Lastly, if you need to go further or just want the convenience of having your own transport, there are a few car rental agencies in Vilnius and car sharing services like CityBee and Spark. Be aware that finding parking around the city center can be difficult.
Where to Stay in Vilnius
There is ample accommodation to suit a range of budgets in Vilnius. Furthermore, in comparison to many larger cities in Western Europe, options around the city center are much more affordable. There are also Airbnbs and apartment rentals available in the city. Here are some hotel options in Vilnius.
- Mikalo House: twin and double rooms with shared bathrooms
- Old Town Trio Hostel: twin/double rooms with shared bathrooms
- Silvija House: double rooms with private bathrooms
- Courtyard by Mariott: single to king rooms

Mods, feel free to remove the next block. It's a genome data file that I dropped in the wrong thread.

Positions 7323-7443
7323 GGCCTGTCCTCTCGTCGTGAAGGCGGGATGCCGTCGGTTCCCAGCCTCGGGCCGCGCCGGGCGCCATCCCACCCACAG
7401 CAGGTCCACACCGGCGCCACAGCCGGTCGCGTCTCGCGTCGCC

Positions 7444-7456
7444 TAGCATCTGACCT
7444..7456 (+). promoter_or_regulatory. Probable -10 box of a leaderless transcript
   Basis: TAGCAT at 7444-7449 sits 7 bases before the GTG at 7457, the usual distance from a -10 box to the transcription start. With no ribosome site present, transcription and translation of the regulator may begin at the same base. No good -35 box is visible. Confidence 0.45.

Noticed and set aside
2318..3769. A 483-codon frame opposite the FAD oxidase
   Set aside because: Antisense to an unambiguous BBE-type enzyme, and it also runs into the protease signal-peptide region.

- Apartments Satva: studios to multi-room apartments
- Hotel Vilnia: single rooms to suites and included breakfast for certain bookings
- Neringa Hotel: double rooms to suites and included breakfast for certain bookings
- Narutis Hotel: twin rooms to suites and included breakfast
- Relais & Châteaux Stikliai Hotel: double rooms to suites and included breakfast
- Hotel PACAI: double rooms to suites and included breakfast
Where to Eat in Vilnius
There are so many restaurants in Vilnius, and we definitely only brushed the surface of the food scene during our visit. As you walk around the city, you’ll come across various restaurants, especially around old town. Many streets, such as Vilniuas Street, are lined with eateries, many of which have lovely outdoor seating and display their menus outside for you to take a look. Following are some options to consider for tasty eats.
You can find traditional meals in a variety of spots in Vilnius. For cheap mead, a variety of dishes, and a relaxed bar-type atmosphere, head to Snekutis. Džiaugsmas, Senoji Trobelė, Ertlio Namas and Grey also have some traditional items if you’re looking for something a little outside the bar scene.